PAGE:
Other Resources

IFP has produced research examining specifically the Research Activities Credit, including:
-- "Spotlight on Secret Checks," http://www.iowafiscal.org/2008docs/080204-RAC-bgd.pdf, and
-- "Perks for the Most Profitable" http://www.iowafiscal.org/2008docs/080416-RAC.pdf.
A 2008 report from the Department of Revenue also has examined the issue. Official DOR reports on tax credits can be found at http://www.iowa.gov/tax/taxlaw/creditstudy.html.

All of this research raised serious questions about how such large sums of money were being spent outside the appropriations process. Because this spending occurred through the tax code, much of the information was kept secret except for aggregate information provided by the Department of Revenue.

In 2009, concerns about this spending resulted in passage of legislation, signed by Governor Chet Culver, to require more public information so that Iowans and state

The 2010 report documents the first full year’s worth of information required by the 2009 law: total RAC claims, total supplemental RAC claims, total amounts of RAC claims paid as "refunds," amounts of RAC credits claimed against both corporate and individual income tax, and the names of RAC claimants in excess of $500,000.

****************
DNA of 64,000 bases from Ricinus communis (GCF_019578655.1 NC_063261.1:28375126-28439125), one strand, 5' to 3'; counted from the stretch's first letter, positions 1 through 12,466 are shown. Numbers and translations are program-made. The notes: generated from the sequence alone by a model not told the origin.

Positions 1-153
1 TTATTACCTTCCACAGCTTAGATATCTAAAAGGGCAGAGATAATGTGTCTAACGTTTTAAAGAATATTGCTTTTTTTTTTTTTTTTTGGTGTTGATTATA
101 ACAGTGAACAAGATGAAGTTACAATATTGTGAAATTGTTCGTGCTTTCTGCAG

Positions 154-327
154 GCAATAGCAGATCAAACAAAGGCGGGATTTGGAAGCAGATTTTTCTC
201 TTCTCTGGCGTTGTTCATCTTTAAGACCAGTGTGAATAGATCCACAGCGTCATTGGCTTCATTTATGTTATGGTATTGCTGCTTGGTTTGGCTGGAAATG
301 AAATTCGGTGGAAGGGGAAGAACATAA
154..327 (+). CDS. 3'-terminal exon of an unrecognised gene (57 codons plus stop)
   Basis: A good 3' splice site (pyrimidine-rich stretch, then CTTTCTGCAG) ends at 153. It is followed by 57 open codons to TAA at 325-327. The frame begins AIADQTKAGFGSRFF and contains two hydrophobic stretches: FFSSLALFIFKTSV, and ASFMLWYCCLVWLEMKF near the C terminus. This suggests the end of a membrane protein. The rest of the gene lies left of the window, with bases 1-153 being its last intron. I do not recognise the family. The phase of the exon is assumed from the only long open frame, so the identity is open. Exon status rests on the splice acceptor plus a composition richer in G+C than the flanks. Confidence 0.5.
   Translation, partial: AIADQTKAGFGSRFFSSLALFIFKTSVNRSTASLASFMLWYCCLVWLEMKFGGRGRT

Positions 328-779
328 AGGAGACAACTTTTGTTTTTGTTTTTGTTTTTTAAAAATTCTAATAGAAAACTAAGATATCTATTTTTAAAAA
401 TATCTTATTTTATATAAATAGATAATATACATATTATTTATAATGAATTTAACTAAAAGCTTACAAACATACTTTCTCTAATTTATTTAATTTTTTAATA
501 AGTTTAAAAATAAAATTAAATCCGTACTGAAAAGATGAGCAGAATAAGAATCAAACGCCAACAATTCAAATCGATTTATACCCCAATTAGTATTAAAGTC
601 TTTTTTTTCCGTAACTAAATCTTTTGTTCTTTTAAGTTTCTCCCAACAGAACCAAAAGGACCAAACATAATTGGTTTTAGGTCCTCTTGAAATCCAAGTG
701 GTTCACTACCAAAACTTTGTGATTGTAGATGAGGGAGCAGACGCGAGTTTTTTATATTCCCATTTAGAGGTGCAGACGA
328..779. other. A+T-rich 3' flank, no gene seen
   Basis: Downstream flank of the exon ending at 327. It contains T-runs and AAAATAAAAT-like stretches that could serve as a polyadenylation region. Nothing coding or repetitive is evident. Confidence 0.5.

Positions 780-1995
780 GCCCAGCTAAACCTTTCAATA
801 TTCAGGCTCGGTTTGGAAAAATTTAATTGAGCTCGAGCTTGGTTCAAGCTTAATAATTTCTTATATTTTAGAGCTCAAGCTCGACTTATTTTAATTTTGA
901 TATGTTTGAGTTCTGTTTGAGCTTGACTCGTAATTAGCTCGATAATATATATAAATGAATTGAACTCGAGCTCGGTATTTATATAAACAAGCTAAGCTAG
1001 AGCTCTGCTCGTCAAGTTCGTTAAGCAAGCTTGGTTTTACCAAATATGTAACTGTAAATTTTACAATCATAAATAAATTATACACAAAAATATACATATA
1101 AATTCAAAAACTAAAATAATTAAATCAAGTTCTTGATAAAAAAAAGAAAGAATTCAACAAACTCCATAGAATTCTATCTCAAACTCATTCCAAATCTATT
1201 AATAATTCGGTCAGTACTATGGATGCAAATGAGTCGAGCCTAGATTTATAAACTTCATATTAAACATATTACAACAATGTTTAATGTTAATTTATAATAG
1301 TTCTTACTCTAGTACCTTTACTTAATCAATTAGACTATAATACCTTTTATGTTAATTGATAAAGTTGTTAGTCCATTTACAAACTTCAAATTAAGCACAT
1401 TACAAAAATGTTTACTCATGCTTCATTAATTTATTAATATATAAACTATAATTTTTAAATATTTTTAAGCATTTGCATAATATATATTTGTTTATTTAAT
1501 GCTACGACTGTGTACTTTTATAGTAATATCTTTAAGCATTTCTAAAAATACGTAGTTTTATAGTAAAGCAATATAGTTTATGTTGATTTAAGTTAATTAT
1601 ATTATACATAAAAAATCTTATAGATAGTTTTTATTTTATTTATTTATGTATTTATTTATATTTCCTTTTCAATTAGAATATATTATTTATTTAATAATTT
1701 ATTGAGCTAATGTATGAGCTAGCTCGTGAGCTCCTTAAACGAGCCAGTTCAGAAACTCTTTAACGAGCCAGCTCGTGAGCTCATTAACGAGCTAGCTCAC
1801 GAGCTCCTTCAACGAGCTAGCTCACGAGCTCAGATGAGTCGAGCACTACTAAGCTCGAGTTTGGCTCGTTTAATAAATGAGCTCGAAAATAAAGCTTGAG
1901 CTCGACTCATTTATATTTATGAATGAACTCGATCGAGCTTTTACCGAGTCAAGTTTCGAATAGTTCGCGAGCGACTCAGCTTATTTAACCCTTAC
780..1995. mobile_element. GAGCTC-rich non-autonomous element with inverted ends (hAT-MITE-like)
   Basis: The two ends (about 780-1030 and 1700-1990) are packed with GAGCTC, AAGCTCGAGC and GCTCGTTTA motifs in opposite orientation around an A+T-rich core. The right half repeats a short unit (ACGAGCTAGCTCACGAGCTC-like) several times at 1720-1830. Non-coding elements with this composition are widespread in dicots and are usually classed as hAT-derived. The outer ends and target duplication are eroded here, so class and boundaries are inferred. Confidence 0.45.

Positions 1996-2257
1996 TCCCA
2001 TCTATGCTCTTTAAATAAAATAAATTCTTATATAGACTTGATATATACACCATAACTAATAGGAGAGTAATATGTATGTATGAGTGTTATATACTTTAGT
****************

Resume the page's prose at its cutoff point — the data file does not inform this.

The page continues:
What is the Research Activities Credit?

The Research Activities Credit equals 6.5 percent of the Iowa share of research costs qualified for federal income tax purposes. A supplemental RAC award before July 1, 2010, could double that credit; after that date, supplemental RAC awards have been capped at lower amounts.

How do 'refunds' work when taxes are not paid?

The common understanding of “refunds” and taxes does not apply with tax credits. If a credit is refundable, such as the RAC, the recipient can receive a check from the state for the amount over and above the amount of tax due. So the tax is first erased, and then remainder is provided as a check. For example, a company with $100,000 in tax due but a $500,000 Research Activities Credit would receive a $400,000 check.